Problems with that modern football number 45 – “The silky smokescreen”

26 08 2015

When I first went to London the Underground’s massive adverts were one of my landmarks. Their gaudiness assaulted me at first but they soon developed a warmly familiar feel. There was no Imperial War Museum in the cultural hinterland of north Wales so the ads quickly faded.

As an older and theoretically wiser person I can see adverts for what they are; brightly coloured attempts at bullshitting rather than brightly coloured public art. Their only purposes are antiseptic image projection for toxic companies and the creation of demand for stuff that human evolution doesn’t require.

Nowadays multinationals place brilliant adverts in today’s underground, and everywhere else, to tell us just how tame their pet sport is.

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Being the home of the premier league is a multi-media thing.

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We should all play their game and unveil blog posts that unveil our favourite #PLmoments™. I could certainly have a lovely time placing all those #PLmoments™  into a top ten as there are so many fabulous #PLmoments™  to choose from! There’s the first £1000 season ticket, there’s the first throw in that teenaged millionaires argued over, there’s Jermaine Defoe’s demand for a personal assistant. THERE’S…..PEAK……BANTER!!!!!

After much ado about literally nothing I’d probably plump for two top top top #PLmoments™. The first would be the fact that multinationals love The Banter nearly as much as their own hype.

The second would be football’s changing place in the cynicism of the mutinationals. The media conglomerate that now owns British football used to view football differently when didn’t have a product to sell.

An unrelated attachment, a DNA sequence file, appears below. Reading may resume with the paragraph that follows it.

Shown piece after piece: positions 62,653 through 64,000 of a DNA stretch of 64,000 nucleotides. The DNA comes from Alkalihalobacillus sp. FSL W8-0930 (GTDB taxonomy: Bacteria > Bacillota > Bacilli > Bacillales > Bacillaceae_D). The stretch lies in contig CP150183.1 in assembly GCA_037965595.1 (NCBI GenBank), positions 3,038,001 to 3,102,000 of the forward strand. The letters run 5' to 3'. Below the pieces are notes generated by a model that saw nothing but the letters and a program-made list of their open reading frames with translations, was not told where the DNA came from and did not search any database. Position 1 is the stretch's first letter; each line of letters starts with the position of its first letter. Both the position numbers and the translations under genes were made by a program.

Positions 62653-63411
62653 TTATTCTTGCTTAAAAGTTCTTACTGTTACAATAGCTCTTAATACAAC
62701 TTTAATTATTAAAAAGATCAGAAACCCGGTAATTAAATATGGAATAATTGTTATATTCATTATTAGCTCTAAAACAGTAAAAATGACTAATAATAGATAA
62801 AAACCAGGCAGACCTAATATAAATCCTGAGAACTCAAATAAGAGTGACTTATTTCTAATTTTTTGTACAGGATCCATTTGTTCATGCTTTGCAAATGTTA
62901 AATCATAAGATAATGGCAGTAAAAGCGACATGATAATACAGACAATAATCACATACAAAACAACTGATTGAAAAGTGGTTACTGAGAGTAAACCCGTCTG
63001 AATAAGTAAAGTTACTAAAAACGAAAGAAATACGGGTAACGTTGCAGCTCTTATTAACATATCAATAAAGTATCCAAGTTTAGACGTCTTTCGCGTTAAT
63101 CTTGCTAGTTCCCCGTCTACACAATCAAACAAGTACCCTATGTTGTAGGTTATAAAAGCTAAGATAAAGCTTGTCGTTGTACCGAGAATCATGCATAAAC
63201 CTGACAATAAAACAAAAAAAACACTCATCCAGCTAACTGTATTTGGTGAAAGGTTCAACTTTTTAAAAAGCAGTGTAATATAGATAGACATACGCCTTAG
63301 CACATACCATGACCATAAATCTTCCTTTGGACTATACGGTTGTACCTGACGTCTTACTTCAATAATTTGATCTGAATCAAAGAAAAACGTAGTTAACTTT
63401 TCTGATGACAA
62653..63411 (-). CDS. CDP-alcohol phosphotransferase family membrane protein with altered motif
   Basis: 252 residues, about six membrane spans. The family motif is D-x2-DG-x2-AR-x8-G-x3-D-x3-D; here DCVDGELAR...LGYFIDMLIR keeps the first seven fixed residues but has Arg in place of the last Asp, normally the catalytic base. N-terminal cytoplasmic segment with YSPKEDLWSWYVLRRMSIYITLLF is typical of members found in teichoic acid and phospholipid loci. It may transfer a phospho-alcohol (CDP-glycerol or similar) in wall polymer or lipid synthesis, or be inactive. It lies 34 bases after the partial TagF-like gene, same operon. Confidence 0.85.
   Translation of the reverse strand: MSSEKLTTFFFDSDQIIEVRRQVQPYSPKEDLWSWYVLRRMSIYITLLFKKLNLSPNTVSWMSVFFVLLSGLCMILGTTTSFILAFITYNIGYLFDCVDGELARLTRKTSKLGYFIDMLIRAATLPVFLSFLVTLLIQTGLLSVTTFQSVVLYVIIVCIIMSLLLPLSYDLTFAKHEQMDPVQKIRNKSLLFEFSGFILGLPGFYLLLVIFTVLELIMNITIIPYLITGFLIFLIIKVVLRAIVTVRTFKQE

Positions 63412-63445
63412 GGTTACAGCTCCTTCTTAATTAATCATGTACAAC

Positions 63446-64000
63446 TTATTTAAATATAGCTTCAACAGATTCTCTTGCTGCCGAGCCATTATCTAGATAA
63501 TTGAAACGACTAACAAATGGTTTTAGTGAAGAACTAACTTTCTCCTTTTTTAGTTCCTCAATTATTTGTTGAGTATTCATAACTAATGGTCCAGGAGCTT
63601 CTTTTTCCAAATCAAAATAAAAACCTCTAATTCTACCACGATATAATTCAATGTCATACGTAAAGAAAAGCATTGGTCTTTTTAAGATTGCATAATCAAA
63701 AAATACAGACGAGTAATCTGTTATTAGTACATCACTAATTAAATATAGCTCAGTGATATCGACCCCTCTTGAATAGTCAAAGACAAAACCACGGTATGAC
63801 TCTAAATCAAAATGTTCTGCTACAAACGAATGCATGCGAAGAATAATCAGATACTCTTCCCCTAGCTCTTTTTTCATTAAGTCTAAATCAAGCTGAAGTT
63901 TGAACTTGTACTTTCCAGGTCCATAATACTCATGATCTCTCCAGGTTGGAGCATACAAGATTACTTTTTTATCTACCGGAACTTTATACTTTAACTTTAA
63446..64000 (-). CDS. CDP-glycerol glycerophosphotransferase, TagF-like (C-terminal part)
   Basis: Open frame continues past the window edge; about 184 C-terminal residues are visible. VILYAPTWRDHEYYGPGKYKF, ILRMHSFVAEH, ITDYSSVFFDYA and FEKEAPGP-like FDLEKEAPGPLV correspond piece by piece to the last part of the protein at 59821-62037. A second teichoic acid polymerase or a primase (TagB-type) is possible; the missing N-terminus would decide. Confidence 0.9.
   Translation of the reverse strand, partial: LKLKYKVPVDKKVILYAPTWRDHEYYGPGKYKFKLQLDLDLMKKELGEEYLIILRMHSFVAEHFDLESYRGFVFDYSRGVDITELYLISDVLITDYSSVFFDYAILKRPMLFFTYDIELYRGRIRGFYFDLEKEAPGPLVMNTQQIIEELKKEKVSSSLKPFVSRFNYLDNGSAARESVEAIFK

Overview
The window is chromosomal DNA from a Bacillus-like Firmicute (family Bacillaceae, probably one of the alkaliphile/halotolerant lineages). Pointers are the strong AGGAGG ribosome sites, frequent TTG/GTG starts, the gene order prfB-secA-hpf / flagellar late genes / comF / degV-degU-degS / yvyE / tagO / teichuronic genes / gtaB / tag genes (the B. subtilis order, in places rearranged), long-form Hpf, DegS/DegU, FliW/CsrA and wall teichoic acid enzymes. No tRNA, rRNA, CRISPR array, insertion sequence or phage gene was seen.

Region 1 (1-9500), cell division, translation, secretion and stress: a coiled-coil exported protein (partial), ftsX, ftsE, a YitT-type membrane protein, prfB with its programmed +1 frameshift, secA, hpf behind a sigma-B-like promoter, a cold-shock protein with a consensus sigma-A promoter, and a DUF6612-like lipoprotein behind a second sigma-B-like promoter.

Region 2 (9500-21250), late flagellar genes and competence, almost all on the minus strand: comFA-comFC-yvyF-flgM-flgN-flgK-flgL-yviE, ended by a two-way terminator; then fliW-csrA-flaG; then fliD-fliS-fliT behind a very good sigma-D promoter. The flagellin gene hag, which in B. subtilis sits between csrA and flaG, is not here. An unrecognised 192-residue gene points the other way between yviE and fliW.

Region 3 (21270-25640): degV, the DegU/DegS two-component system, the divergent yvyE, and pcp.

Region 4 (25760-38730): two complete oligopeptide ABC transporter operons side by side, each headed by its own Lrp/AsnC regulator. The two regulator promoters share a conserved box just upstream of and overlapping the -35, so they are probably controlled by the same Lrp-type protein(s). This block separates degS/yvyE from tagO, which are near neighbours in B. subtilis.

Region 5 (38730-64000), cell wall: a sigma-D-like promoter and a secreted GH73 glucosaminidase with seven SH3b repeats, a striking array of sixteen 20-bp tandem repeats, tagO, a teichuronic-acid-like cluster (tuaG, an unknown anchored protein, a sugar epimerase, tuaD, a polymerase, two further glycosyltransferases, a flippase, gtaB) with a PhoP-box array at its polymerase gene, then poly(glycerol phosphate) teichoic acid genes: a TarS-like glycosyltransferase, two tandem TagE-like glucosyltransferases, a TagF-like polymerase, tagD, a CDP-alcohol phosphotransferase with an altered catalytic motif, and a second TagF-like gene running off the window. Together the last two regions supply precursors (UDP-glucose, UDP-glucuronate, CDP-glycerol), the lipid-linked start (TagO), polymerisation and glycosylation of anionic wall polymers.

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The Times once described football thus;

“We football fans are living in strange times. Those of us who stood on the terraces during the Dark Age — an era when football was famously summed up by this newspaper as a “slum sport played in slum stadiums increasingly watched by slum people” — feel as if we have been transported back to the bad old 1980s, to the “game that time forgot”.

The multinationals slick contempt for us should be reciprocated but their approach is tolerated.

I recently went to watch Chelsea. Before the match people were more anxious to have their photo taken with images of millionaire players advertising the products of multinational official partners than realise there was a statue of Peter Osgood behind them. In the multinational world the gloriously moribund present has as much worth as the hard earned past.

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To paraphrase John Lydon, ever feel you’ve been cheated? I believe in better than this subscription funded circus.

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